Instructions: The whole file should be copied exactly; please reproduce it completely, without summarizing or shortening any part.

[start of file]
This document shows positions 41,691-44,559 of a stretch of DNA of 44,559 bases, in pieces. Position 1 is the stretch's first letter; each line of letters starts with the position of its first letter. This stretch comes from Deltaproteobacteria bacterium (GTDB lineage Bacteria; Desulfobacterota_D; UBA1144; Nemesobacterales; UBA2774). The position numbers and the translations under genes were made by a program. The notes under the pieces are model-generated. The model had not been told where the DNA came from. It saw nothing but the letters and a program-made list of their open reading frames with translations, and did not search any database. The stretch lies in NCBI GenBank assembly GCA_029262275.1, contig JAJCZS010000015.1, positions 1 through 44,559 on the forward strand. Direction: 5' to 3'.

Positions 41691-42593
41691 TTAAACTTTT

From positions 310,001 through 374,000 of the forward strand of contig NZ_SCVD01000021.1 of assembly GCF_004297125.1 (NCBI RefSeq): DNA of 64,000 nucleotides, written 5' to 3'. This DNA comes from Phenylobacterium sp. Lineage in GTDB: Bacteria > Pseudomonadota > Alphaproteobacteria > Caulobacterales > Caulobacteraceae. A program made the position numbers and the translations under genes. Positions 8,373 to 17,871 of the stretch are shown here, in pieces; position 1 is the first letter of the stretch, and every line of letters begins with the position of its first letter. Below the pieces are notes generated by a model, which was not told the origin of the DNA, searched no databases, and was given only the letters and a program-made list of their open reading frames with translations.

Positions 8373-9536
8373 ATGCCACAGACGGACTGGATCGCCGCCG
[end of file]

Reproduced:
This document shows positions 41,691-44,559 of a stretch of DNA of 44,559 bases, in pieces. Position 1 is the stretch's first letter; each line of letters starts with the position of its first letter. This stretch comes from Deltaproteobacteria bacterium (GTDB lineage Bacteria; Desulfobacterota_D; UBA1144; Nemesobacterales; UBA2774). The position numbers and the translations under genes were made by a program. The notes under the pieces are model-generated. The model had not been told where the DNA came from. It saw nothing but the letters and a program-made list of their open reading frames with translations, and did not search any database. The stretch lies in NCBI GenBank assembly GCA_029262275.1, contig JAJCZS010000015.1, positions 1 through 44,559 on the forward strand. Direction: 5' to 3'.

Positions 41691-42593
41691 TTAAACTTTT

From positions 310,001 through 374,000 of the forward strand of contig NZ_SCVD01000021.1 of assembly GCF_004297125.1 (NCBI RefSeq): DNA of 64,000 nucleotides, written 5' to 3'. This DNA comes from Phenylobacterium sp. Lineage in GTDB: Bacteria > Pseudomonadota > Alphaproteobacteria > Caulobacterales > Caulobacteraceae. A program made the position numbers and the translations under genes. Positions 8,373 to 17,871 of the stretch are shown here, in pieces; position 1 is the first letter of the stretch, and every line of letters begins with the position of its first letter. Below the pieces are notes generated by a model, which was not told the origin of the DNA, searched no databases, and was given only the letters and a program-made list of their open reading frames with translations.

Positions 8373-9536
8373 ATGCCACAGACGGACTGGATCGCCGCCG